I consider that good writing. I consider that good writing because it more closely mirrors real life. There are no consistent heroes in real life. The very existence of 'heroes' and 'villains' has always been a literary conceit. Like 'faster than light' travel or 'love at first sight', the idea of a person who is consistently on the right side of the equation has always been a necessary lie.

But, let's say it was necessary. Even if plot armor must exist (and I allow that it should) the idea that it should be something the reader is well-aware of while reading, to me, indicates some level of failure. It's a failure of suspension of disbelief because I am now considering the book from a meta standpoint. I mean, yeah you can do that for anything, but it shouldn't be a distraction, which is essentially what OP is stating.
 

TheMightyAz

Senior Member
I think the contentious part is how obvious it is and what effect, if any, that has on the overall experience.

In a movie like Indiana Jones, we know Indiana Jones is going to get out of the snake-ridden temple. The only really major question --where the creativity lies -- is how.

You can absolutely write that way, plenty of authors do, it just means you're putting all your proverbial eggs into the basket of 'how' the scene happens rather than what it means. In other words, you already know the conclusion, or at least the most important aspect of it -- the hero triumphs. We just want to see him sling the whip and bust through the snake-infested wall. I am watching that scene to see the snake-infested wall.

The real issue arises when the book or movie in question isn't as well-written as Indiana Jones. Then you have not only a lack of mystery about the fate of the characters but not a whole lot of interesting 'journey'.

I call it lazy writing because it isn't usually necessary. It has been proven over and over that a single invincible protagonist who is present, prominent and untouchable from Chapter One through Fifty is not usually necessary. Often, protagonists can change through the narrative. So can antagonists. Compare who the protagonists were at the start of Game Of Thrones versus it's ending and I can't think of many who didn't 'rise and fall'...or vice versa.

I consider that good writing. I consider that good writing because it more closely mirrors real life. There are no consistent heroes in real life. The very existence of 'heroes' and 'villains' has always been a literary conceit. Like 'faster than light' travel or 'love at first sight', the idea of a person who is consistently on the right side of the equation has always been a necessary lie.

But, let's say it was necessary. Even if plot armor must exist (and I allow that it should) the idea that it should be something the reader is well-aware of while reading, to me, indicates some level of failure. It's a failure of suspension of disbelief because I am now considering the book from a meta standpoint. I mean, yeah you can do that for anything, but it shouldn't be a distraction, which is essentially what OP is stating.

But only one side of the debate has garnered a negative identification. Does killing some of your main characters have a negative label? No. And that's the problem. Debates like this can only lead to thinking what they're doing is wrong in some way, forcing writers to see what they're doing as negative or start adding characters simply so they can kill them off to avoid the 'plot armour' accusations. It's too one sided. Let's imagine eventually all authors decide they're not going to have 'plot armour' due to the pressure of being accused of having 'plot armour'. What do you have then? A new cliche. Everyone guessing who's going to die next. It's the blue shirts in Star Trek but on a monumental scale.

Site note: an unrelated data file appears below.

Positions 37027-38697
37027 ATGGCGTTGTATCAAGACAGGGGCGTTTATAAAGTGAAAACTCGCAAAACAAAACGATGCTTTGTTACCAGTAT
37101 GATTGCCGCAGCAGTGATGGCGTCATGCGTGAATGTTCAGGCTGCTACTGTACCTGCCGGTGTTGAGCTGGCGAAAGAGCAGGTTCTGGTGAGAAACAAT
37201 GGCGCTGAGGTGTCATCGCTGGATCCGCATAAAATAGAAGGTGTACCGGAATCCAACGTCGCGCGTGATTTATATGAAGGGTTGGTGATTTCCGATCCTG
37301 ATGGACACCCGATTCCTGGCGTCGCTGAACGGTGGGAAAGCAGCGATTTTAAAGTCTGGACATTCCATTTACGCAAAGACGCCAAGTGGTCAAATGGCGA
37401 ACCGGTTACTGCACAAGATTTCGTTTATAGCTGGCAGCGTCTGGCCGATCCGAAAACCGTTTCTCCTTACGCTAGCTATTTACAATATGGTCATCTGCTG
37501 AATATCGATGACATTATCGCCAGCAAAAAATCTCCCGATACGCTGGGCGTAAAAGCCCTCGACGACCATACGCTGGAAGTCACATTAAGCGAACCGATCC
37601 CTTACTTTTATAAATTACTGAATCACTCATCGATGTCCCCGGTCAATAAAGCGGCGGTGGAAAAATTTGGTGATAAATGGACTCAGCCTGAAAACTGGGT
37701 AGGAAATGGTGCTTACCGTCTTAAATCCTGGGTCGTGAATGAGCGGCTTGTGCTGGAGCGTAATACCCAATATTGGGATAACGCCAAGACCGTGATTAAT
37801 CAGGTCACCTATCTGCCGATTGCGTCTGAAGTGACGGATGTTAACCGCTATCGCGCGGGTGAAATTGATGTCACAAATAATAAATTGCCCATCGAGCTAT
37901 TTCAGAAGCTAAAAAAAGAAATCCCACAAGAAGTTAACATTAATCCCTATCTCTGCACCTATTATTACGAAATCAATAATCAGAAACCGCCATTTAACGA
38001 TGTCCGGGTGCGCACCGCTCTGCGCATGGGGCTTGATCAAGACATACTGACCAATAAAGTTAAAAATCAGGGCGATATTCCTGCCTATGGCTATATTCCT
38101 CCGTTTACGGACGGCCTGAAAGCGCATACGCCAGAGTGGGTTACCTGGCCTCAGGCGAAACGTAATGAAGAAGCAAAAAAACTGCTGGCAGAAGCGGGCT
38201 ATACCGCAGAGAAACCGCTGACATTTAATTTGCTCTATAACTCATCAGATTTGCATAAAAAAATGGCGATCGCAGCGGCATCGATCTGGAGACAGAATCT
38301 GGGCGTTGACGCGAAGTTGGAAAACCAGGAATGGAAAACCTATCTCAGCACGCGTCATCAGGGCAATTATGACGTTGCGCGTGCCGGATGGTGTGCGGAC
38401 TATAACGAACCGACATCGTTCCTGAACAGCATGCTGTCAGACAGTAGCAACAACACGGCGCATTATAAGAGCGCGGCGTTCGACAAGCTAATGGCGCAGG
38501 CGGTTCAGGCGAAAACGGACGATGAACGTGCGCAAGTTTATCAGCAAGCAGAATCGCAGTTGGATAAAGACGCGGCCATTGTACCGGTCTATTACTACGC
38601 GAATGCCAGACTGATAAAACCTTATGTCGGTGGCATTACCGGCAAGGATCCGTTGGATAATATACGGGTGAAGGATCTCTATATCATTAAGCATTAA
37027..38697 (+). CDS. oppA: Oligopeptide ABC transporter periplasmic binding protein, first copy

Writing Game Of Thrones is GREAT. Writing James Bond is GREAT. There's nothing wrong with either.

What matters is the journey, the trials and tribulations, how events change the protagonist/antagonist, the twists and turns, the unforeseen.
 

JBF

Senior Member
You could fairly make the argument that plot armor short-circuits the point of storytelling.

It's no sin for readers to know that the protag will still be among the living when the last page rolls around. I know a fair numbers of readers who won't, for whatever reason, pick up a book where they know the main character doesn't make it. Seems odd to me; sometimes the story demands the blood of the hero to be a satisfying journey and all that. In that kind of the book, whether knowing or expecting that the hero does make it...like Lucky says, we're along to see the how.

This is why people love Q's gadgetry in the Bond franchise. We know that the flamethrower ring or the exploding sandwich is going to bear on the plot somehow. Finding out how Bond uses it (whether or not it's the intended use) is part of the appeal. We also know that Bond is certain to face enemies who hold trump cards of their own, and watching him figure a way out when it all goes sideways isn't plot armor even when we know he survives. The threat is assumed (usually by demonstrating on under-performing henchmen, other double-0 agents, or Bond's outside associates) and we watch to see him succeed where another failed.

Having the hero alive at the end because they're sharp, prepared, and able to deal with the unforeseen is what we pay for in that circumstance.